Oil prices were down early on Friday, headed for their first weekly decline in nine weeks, as reports intensify that an Iranian nuclear deal could be closer than ever.
As of 9:55 a.m. EST, the U.S. benchmark, WTI Crude, had fallen to below $90 a barrel, and traded at $89.85, down by 2.09%.
Early this week, WTI Crude hit $95 per barrel, and Brent Crude touched $96 on Monday amid market fears of an imminent Russian invasion of Ukraine and the possibility of disruption of Russian energy supplies to Europe. On Friday at 9:55 a.m., Brent Crude was down 1.76% at $91.33.
On Tuesday, oil prices tanked after Russia said some of its troops were returning to bases after finishing drills, but NATO and the United States later said they have not seen troops pulling from the Ukrainian border. Despite the reports of a broken ceasefire with both sides trading accusations, oil moved lower on Thursday and early on Friday on the prospect that an Iranian deal could be imminent.
Iran’s main negotiator, Ali Bagheri Kani, tweeted late on Wednesday:
“After weeks of intensive talks, we are closer than ever to an agreement; nothing is agreed until everything is agreed, though. Our negotiating partners need to be realistic, avoid intransigence and heed lessons of past 4yrs. Time for their serious decisions.”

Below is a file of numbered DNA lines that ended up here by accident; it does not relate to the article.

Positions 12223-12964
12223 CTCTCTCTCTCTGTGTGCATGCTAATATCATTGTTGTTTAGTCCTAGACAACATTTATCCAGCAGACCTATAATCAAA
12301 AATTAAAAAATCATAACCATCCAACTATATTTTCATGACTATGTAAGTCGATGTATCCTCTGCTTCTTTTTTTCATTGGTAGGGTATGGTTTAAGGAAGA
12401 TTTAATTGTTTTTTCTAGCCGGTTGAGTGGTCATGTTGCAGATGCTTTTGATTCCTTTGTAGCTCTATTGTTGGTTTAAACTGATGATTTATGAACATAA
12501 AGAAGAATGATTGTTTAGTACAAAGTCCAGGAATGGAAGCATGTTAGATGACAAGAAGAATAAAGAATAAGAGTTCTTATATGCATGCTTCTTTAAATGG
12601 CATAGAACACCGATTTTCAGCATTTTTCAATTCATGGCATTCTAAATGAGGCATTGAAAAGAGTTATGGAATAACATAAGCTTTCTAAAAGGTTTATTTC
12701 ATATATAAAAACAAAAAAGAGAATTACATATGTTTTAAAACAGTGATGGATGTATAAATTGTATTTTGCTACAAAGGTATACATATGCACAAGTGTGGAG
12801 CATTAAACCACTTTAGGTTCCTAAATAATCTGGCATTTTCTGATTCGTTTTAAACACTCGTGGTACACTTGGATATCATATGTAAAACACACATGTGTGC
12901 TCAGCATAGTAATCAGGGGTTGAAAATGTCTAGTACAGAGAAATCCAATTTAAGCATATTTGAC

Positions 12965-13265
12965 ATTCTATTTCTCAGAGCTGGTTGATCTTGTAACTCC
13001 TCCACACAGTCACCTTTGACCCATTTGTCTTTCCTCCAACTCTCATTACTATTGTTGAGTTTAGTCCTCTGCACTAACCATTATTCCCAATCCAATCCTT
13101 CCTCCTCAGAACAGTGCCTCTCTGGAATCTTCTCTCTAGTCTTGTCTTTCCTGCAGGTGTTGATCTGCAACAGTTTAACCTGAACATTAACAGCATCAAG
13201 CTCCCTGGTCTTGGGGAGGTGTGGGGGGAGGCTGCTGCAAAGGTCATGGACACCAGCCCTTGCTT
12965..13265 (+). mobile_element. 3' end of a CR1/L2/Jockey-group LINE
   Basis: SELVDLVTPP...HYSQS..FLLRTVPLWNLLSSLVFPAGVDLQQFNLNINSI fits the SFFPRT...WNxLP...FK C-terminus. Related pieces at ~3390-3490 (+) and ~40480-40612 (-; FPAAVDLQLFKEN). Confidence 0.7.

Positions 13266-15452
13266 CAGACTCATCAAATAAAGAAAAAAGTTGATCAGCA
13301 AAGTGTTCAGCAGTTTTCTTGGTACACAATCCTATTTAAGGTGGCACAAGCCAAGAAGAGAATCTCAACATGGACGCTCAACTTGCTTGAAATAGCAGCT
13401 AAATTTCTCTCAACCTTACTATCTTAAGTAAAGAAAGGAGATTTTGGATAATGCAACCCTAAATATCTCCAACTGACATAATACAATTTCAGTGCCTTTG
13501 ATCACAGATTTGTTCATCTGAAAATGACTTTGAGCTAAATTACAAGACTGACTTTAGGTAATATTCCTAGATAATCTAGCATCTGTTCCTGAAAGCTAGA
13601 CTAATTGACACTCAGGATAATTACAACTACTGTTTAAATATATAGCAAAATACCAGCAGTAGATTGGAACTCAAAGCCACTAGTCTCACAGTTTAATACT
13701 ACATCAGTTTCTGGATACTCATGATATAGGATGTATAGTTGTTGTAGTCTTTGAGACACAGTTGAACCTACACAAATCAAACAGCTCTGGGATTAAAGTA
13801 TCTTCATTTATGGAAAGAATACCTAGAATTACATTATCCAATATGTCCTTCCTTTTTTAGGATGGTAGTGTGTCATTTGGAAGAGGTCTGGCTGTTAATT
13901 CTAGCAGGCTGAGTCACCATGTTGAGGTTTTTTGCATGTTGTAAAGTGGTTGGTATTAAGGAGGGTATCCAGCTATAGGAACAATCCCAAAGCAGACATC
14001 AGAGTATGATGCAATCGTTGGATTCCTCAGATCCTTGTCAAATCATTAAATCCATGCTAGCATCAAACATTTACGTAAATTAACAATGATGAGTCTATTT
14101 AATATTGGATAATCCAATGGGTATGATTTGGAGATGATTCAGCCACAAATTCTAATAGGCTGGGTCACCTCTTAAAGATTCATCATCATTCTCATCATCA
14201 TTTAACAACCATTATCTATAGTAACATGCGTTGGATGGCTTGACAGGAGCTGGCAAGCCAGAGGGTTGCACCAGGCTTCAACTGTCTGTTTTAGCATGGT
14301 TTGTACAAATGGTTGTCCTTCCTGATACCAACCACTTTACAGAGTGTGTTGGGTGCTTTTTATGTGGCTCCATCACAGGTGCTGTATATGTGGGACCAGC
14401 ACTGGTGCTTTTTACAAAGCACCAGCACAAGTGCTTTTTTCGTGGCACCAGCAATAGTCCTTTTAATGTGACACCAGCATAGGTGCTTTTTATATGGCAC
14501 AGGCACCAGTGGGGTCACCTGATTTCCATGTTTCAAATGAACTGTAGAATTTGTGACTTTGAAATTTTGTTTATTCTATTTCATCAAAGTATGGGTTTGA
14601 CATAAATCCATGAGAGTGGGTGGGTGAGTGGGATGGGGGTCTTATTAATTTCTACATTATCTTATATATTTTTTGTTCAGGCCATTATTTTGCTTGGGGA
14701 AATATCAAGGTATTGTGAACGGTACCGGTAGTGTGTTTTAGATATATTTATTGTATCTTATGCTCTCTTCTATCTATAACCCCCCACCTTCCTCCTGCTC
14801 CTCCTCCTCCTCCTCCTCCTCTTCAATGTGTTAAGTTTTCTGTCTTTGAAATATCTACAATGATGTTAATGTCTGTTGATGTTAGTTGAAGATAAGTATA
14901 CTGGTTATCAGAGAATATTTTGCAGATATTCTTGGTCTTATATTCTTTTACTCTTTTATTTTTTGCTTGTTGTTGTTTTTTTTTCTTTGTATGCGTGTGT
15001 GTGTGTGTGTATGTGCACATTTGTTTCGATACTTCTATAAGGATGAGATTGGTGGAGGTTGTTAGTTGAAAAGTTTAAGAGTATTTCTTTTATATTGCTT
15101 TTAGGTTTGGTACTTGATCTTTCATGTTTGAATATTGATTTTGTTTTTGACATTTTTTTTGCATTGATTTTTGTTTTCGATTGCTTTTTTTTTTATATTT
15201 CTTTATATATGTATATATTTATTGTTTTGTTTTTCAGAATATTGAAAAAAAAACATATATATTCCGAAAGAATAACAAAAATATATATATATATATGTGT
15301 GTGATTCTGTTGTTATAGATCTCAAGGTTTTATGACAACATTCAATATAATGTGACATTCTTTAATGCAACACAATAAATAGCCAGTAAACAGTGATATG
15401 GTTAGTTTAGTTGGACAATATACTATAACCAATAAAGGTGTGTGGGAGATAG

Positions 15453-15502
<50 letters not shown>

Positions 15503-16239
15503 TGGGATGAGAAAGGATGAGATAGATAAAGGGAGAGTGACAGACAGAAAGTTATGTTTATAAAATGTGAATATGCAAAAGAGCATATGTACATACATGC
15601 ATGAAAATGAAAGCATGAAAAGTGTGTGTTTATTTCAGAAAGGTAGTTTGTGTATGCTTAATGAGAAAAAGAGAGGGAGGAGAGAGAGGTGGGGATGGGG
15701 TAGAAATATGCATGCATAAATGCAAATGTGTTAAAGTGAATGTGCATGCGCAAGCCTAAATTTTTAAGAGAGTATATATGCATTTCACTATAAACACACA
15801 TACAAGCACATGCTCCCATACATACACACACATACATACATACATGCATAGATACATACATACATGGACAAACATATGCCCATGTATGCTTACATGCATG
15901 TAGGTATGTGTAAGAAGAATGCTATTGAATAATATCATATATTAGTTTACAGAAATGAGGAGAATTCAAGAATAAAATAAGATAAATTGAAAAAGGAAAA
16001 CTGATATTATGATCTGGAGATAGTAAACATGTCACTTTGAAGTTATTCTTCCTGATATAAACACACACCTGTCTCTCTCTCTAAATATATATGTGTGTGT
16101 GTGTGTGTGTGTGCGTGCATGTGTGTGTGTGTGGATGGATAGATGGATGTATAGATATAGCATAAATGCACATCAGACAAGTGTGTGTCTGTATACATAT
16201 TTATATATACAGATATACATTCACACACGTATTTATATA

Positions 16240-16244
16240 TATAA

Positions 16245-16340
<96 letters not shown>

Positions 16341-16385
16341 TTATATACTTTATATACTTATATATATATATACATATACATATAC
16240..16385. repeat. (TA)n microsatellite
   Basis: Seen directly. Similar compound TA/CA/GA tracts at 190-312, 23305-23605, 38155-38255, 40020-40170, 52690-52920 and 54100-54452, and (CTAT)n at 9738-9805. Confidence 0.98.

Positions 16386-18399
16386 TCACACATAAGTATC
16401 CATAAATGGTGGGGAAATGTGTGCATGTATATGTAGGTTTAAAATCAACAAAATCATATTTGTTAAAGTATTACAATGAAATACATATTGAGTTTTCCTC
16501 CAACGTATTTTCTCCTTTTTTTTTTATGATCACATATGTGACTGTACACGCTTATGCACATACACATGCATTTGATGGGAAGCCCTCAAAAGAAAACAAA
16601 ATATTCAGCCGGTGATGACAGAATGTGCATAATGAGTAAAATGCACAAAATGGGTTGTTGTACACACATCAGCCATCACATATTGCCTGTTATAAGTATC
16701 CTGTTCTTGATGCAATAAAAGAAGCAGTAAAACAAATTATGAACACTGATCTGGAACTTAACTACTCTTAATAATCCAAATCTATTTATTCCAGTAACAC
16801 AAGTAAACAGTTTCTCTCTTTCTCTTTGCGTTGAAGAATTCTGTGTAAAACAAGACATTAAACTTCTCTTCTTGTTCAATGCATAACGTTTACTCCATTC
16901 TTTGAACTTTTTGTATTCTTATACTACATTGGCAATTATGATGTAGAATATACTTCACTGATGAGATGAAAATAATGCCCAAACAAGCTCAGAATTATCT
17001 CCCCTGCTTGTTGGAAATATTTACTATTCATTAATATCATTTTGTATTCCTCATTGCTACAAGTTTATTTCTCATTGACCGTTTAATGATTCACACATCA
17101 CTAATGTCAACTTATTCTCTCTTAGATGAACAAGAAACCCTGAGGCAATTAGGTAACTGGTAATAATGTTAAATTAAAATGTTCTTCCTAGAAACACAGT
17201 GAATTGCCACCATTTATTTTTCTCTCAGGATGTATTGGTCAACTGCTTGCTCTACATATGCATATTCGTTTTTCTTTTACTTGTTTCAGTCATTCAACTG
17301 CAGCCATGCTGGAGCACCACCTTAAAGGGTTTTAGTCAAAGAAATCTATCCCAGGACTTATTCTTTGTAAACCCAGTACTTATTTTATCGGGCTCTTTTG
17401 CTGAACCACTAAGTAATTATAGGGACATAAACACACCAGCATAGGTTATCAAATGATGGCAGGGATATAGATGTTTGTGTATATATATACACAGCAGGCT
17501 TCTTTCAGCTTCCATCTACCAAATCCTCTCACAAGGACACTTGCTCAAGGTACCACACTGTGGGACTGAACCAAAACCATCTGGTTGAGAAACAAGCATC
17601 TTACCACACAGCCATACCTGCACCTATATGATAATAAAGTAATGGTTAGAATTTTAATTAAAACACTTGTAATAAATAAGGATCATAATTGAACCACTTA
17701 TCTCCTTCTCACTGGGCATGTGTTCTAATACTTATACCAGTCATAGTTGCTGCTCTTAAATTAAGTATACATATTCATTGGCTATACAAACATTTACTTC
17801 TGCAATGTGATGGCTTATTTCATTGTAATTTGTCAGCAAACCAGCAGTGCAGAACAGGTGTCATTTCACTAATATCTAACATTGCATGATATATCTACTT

In case a deal is reached—and the U.S. has said that the window of reaching an agreement is closing fast—Iran could return some 1.3 million barrels per day (bpd) to the market within several months after the U.S. lifts sanctions on its oil exports.
According to diplomats who spoke to Reuters on Thursday, a draft of an agreement being discussed would put the main sanction-lifting stage, including oil exports, at a later stage while releasing Western prisoners held in Iran and unfreezing Iranian funds would come first.
The Russia-Ukraine crisis is still a factor—a bullish one—for the oil market, but the bearish prospect of a return of Iranian oil exports took over market sentiment this week, alongside a general risk-off sentiment on markets.
By Tsvetana Paraskova for Oilprice.com
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